By now, you have undoubtedly received ten thousand E-mails informing you of the Federal Circuit’s recent decision in Akamai Technologies, Inc. v. Limelight Networks, Inc. in which the Court continued to wrestle with the notion of divided infringement under 35 U.S.C.§ 271. In short, the Court refused to extend a new joint tortfeasor approach to direct infringement under 35 U.S.C. § 271(a), noting that to do so would make the other indirect infringement provisions of §§ 271(b) and (c) redundant. Instead, the Court reiterated that for direct infringement under §271(a) to occur, all steps of a method claim must be performed by or attributable to a single entity.
When can the combined acts of multiple parties be “attributed” to a single party? Yet again, the Court pointed to a “mastermind” theory in which one party exercises “direction or control” over the entire process to the point that every step is attributable to the controlling party.
The Court also outlined when vicarious liability might trigger direct infringement under §271(a): (1) principal-agent relationships; (2) contractual relationships; and (3) joint enterprises. The most interesting was “joint enterprise,” which occurs when there is an agreement between members sharing a “community of pecuniary interest” in a “common purpose,” with each having an “equal right to voice direction of the enterprise,” thereby giving “equal right of control.” What’s important to note is that none of these scenarios involved arms-length seller-customer relationships.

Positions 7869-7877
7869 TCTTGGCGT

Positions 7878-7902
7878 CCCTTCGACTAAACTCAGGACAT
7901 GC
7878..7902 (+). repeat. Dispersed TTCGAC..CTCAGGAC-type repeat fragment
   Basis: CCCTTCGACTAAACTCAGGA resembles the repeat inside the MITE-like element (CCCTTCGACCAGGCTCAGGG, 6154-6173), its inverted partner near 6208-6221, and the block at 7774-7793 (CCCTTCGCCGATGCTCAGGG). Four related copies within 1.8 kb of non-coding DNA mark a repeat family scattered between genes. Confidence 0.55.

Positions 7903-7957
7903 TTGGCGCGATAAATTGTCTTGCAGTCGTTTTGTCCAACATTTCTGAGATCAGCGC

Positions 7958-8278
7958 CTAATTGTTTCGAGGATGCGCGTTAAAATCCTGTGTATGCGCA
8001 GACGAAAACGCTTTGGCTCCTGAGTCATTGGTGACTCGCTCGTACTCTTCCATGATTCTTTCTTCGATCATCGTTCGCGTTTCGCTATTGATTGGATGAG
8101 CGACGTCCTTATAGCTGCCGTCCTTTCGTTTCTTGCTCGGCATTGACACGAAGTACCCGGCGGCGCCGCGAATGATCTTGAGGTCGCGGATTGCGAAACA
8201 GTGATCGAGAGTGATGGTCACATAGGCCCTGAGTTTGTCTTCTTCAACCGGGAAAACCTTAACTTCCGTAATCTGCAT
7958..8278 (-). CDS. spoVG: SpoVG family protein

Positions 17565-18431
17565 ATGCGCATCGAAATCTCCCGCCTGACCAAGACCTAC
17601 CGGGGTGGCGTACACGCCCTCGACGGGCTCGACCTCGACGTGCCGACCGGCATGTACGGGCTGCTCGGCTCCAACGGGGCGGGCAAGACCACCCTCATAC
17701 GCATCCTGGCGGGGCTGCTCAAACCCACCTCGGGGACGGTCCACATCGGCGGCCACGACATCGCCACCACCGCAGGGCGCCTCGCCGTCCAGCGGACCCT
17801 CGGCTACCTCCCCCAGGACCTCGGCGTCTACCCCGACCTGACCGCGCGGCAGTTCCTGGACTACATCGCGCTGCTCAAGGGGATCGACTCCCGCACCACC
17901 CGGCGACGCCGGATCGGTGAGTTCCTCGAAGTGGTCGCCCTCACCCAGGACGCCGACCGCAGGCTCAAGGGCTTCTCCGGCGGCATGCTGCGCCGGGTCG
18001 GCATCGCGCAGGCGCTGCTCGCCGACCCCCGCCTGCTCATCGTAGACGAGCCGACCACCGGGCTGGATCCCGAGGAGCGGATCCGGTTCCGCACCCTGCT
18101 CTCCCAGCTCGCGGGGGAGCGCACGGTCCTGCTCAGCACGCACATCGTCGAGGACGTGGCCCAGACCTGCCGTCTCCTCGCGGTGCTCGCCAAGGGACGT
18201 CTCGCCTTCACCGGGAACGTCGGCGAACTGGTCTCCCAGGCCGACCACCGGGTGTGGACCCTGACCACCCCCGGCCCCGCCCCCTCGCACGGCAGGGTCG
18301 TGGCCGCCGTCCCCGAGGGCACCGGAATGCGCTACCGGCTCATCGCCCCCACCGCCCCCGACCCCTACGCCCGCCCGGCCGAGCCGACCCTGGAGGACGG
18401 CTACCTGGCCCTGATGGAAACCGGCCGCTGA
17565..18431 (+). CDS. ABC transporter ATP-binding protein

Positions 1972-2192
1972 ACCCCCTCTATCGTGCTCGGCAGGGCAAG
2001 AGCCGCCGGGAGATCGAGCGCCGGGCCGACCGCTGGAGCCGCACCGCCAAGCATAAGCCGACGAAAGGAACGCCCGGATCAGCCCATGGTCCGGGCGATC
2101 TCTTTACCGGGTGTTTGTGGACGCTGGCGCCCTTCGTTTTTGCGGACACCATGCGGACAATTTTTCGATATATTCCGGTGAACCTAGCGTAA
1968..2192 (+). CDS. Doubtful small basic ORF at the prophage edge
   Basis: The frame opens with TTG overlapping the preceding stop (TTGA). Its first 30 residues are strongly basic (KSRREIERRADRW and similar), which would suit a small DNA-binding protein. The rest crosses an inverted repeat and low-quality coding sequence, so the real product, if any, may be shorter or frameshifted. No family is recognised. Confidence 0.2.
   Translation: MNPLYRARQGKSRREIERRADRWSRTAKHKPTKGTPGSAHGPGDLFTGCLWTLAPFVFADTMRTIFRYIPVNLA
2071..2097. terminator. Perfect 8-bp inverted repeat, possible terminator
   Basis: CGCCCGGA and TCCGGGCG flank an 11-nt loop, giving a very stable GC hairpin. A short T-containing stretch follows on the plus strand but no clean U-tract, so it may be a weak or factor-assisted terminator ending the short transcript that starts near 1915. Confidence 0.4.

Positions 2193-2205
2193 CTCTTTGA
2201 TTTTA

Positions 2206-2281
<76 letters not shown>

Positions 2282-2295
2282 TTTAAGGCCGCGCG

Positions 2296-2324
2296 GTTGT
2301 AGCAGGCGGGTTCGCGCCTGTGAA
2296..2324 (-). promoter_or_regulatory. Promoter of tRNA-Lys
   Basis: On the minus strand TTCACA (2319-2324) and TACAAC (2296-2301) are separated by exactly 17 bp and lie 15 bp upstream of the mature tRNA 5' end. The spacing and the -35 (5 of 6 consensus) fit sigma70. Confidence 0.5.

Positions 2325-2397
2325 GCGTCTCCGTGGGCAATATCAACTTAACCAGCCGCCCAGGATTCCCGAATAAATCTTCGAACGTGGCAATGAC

Since the Supreme Court last decided Akamai, the safest bet for patent prosecutors has been to craft claims to capture infringing activity by a single party. The Federal Circuit’s comments that “the claim drafter is the least cost avoider of the problem of unenforceable patents due to joint infringement” only reinforce this approach. Claiming the acts of your customers is rarely beneficial and, in light of the Federal Circuit’s recent decision, will not make your infringement case any easier.